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Eur Neuropsychopharmacol. 2017 Aug;27(8):714-731. doi: 10.1016/j.euroneuro.2017.04.003. Epub 2017 Jun 1.

Tranylcypromine in mind (Part II): Review of clinical pharmacology and meta-analysis of controlled studies in depression.

Author information

1
Department of Psychiatry and Psychotherapy, Charité, Campus Charité Mitte, Charitéplatz 1, 10117 Berlin, Germany. Electronic address: roland.ricken@charite.de.
2
Aristo Pharma GmbH, Wallenroder Str. 8-10, 13435 Berlin, Germany.
3
Institute of Medical Statistics, Computer Sciences and Documentation, Jena University Hospital, Friedrich Schiller University Jena, Bachstraße 18, 07743 Jena, Germany.
4
Department of Psychiatry and Psychotherapy, Charité, Campus Charité Mitte, Charitéplatz 1, 10117 Berlin, Germany.

Abstract

It has been over 50 years since a review has focused exclusively on the monoamine oxidase (MAO) inhibitor tranylcypromine (TCP). A new review has therefore been conducted for TCP in two parts which are written to be read preferably in close conjunction: part I - pharmacodynamics, pharmacokinetics, drug interactions, toxicology; and part II - clinical studies with meta-analysis of controlled studies in depression, practice of TCP treatment, place in therapy. The irreversible and nonselective MAO-A/B inhibitor TCP has been confirmed as an efficacious and safe antidepressant drug. For the first time, a meta-analysis of controlled clinical trials in depression demonstrated that TCP is superior to placebo (pooled logOR=0.509, 95%CI=0.026 to 0.993, 4 studies) and equal to other antidepressants (pooled logOR=0.208, 95%CI=-0.128 to 0.544, 10 studies). In treatment resistant depression (TRD) after tricyclic antidepressants (TCAs) and selective serotonin reuptake inhibitors (SSRIs), TCP was superior to placebo (logOR=2.826, 95%CI=1.494 to 4.158, one study) and non-established antidepressants (pooled logOR=1.976, 95%CI=0.907 to 3.045, 4 studies), and was equal to other MAO inhibitors and an antidepressant combination (pooled logOR=-0.366, 95%CI=-0.869 to 0.137, 4 studies). Controlled studies revealed that TCP might provide a special advantage in the treatment of atypical depression, which was supported by a recent PET study of MAO-A activity in brain. However, TCP treatment remains beset with the need for a mandatory tyramine-restricted diet and is therefore limited to use as a third-line antidepressant according to recent treatment algorithms and guidelines for depression treatment. On the other hand, the effort needed to maintain a tyramine-restricted diet may have been overestimated in the perception of both doctors and patients, which may have led to relative underuse of TCP. Interaction with serotonergic drugs bears the risk of severe serotonin toxicity (SST) and combination with indirect sympathomimetic drugs may result in hypertensive crisis which both adds to the risks of TCP. At the same time, TCP has low to no risks of central anticholinergic, sedative, cardiac conduction, body weight, hemostatic effects, or pharmacokinetic drug interactions. Neuroprotection by MAO inhibitors due to reduced oxidative stress is becoming increasingly studied. Taken together, TCP is being increasingly recognized as an important option in systematic treatment approaches for patients suffering from severe courses of depression, such as TRD and atypical depression, by offering a MAO-related pathophysiological rationale.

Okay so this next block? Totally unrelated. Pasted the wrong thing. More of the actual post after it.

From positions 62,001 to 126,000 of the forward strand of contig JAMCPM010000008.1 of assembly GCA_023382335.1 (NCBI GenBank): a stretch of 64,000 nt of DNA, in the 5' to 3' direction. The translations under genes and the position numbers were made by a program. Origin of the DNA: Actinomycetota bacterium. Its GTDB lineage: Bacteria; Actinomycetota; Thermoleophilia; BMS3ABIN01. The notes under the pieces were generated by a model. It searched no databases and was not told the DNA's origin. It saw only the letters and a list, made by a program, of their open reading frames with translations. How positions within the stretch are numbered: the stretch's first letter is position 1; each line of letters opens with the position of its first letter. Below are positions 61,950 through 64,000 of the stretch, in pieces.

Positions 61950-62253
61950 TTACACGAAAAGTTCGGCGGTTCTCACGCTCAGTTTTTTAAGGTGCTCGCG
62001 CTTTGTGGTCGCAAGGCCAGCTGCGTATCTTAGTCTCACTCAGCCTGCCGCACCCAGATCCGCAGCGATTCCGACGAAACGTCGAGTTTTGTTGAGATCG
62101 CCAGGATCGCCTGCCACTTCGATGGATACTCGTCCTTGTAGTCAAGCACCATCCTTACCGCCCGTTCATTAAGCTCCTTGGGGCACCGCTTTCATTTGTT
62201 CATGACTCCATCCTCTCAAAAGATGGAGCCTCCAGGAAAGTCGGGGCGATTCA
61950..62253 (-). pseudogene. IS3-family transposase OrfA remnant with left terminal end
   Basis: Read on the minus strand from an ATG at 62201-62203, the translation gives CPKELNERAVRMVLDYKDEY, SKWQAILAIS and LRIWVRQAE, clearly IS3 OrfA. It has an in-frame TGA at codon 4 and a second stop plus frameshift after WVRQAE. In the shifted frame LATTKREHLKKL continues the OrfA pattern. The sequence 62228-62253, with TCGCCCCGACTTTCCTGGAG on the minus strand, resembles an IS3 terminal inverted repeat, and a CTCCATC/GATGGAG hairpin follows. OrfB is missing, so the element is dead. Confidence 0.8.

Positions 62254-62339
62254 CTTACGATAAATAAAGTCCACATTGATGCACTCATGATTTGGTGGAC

KEYWORDS:

Depression; Depressive disorder; Monoamine oxidase; Monoamine oxidase inhibitors; Tranylcypromine; Treatment-resistant

PMID:
28579071
DOI:
10.1016/j.euroneuro.2017.04.003
[Indexed for MEDLINE]
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